Grosshansdorf, Germany-based Neoscan’s lightweight scanner deviates from the current MRI scanners, which weigh around eight tons and need to be located on floors that can bear such weight, while also requiring more space and support equipment along with liquid helium supercooling, which needs special handling, according to a news release.
Neoscan’s smaller design uses digitizers and AWGs (arbitrary waveform generators) from Spectrum Instrumentation that offer sub-nano-second coherence precision to generate the scanner signals and capture results.
The team at Neoscan developed a dry magnet to create a standard 1.5 Tesla field inside the scanner that doesn’t require liquid helium, which was done by an inner, cylindrical magnet generating 2.5 Tesla and an outer cylindrical magnet that counteracts the inner field.
Current MRI scanners require three large racks of specifically developed electronics that the manufacturer custom designed and built, but Neoscan uses a PC with software created by the company, plus high-end measurement PC cards from Spectrum Instrumentation.
Neoscan said it will be installing its first devices in German hospitals so prospective customers can observe the system as it scans babies, while the process for obtaining CE mark approval is ongoing and expected to conclude by the end of 2021.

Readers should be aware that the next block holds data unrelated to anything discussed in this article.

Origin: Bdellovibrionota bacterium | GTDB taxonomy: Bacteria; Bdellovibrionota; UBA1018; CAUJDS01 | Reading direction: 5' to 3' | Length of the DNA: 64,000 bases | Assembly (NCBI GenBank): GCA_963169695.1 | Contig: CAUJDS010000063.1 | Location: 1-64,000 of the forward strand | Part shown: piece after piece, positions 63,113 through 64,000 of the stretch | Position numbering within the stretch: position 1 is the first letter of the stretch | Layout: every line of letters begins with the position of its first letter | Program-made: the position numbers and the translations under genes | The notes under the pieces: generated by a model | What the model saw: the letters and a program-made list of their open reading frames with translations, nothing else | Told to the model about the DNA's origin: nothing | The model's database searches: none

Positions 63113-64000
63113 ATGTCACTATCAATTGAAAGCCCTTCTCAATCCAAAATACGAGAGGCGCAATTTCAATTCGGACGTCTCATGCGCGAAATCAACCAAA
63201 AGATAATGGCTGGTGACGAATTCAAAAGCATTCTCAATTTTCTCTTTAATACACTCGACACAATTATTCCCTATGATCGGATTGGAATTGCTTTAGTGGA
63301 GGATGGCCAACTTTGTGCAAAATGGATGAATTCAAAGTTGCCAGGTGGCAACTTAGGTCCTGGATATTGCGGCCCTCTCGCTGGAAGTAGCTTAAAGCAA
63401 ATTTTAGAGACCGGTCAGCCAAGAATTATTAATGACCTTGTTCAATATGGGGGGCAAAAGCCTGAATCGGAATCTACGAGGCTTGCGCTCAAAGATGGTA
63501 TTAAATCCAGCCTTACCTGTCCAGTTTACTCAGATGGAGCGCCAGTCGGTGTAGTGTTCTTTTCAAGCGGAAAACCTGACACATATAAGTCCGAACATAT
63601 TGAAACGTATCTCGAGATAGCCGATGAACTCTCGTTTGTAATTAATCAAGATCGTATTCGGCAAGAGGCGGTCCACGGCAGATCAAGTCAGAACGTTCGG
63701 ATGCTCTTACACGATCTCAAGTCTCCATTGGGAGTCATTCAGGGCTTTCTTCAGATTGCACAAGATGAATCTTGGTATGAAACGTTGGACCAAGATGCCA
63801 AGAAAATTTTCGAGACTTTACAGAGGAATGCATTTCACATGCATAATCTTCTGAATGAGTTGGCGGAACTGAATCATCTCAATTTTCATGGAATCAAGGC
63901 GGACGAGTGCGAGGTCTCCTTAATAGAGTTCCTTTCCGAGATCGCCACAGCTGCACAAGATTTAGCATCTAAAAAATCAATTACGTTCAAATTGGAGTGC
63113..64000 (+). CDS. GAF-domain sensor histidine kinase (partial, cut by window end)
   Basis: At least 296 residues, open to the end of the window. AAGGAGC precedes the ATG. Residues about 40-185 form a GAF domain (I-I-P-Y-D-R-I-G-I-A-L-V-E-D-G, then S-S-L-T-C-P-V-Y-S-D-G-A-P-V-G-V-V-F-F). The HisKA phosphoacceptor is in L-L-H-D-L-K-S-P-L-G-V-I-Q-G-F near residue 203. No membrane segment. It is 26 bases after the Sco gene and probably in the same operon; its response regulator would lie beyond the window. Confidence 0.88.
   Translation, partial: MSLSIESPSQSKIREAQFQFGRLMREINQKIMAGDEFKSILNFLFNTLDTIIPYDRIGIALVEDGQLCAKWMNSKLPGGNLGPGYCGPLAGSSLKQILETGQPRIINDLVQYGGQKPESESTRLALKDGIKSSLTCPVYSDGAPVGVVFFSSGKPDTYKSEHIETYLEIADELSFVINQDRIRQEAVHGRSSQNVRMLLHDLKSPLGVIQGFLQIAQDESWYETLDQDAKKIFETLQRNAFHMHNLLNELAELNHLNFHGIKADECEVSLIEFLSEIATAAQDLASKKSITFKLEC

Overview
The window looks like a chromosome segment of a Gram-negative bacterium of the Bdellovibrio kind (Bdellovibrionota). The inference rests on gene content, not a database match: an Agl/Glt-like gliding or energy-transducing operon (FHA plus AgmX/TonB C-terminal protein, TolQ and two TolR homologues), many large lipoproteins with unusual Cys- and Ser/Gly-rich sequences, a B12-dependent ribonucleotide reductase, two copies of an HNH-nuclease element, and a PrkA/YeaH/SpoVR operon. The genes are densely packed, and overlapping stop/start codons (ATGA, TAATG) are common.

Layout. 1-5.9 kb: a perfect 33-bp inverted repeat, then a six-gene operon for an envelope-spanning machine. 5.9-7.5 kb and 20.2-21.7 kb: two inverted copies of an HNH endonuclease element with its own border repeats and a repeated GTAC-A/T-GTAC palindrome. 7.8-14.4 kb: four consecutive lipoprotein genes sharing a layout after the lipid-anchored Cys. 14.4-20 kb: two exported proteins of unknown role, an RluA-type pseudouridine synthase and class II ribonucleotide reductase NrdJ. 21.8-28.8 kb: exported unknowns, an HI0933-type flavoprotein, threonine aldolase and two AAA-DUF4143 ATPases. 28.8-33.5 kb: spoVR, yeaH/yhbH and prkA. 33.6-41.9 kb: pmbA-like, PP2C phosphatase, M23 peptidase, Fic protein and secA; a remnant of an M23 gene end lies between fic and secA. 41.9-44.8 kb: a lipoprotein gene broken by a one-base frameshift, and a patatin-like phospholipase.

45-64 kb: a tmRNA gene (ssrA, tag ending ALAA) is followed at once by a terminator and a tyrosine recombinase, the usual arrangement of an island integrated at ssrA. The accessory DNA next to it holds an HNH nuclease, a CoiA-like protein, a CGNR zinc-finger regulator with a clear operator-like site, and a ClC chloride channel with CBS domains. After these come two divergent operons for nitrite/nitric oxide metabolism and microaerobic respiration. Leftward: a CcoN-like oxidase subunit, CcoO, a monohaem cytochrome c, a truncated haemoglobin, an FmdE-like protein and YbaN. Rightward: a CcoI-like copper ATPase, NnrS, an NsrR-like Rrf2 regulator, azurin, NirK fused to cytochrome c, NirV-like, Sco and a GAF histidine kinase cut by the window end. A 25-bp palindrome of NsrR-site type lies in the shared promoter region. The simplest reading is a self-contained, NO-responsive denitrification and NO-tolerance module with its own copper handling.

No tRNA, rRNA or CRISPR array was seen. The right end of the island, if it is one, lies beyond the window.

“Having worked with MRI scanners for many years, I recognized the problem,” Neoscan founder Stefan Roell said in the release. “Scanning a sick child usually means a long journey out of the ward to the scanner and babies may need support equipment that is not easily transportable. Because of this, sometimes an MRI scan is not even done. We have designed an MRI scanner specifically for newborns and infants which means that the hole in the middle is only 30cm in diameter, not 60cm. As a result, the scanner is much smaller (170cm x 150cm x 110cm) and can go through standard doorways.
“With a weight of only 2000 kg, it can be located on standard floors and, needing only ten square meters, it can be installed in a spare room directly on the children’s ward. Carrying a sleeping baby only a few meters to the MRI is a big advantage, saving a long journey through the building and the need for sedatives to keep the baby motionless for the scan.”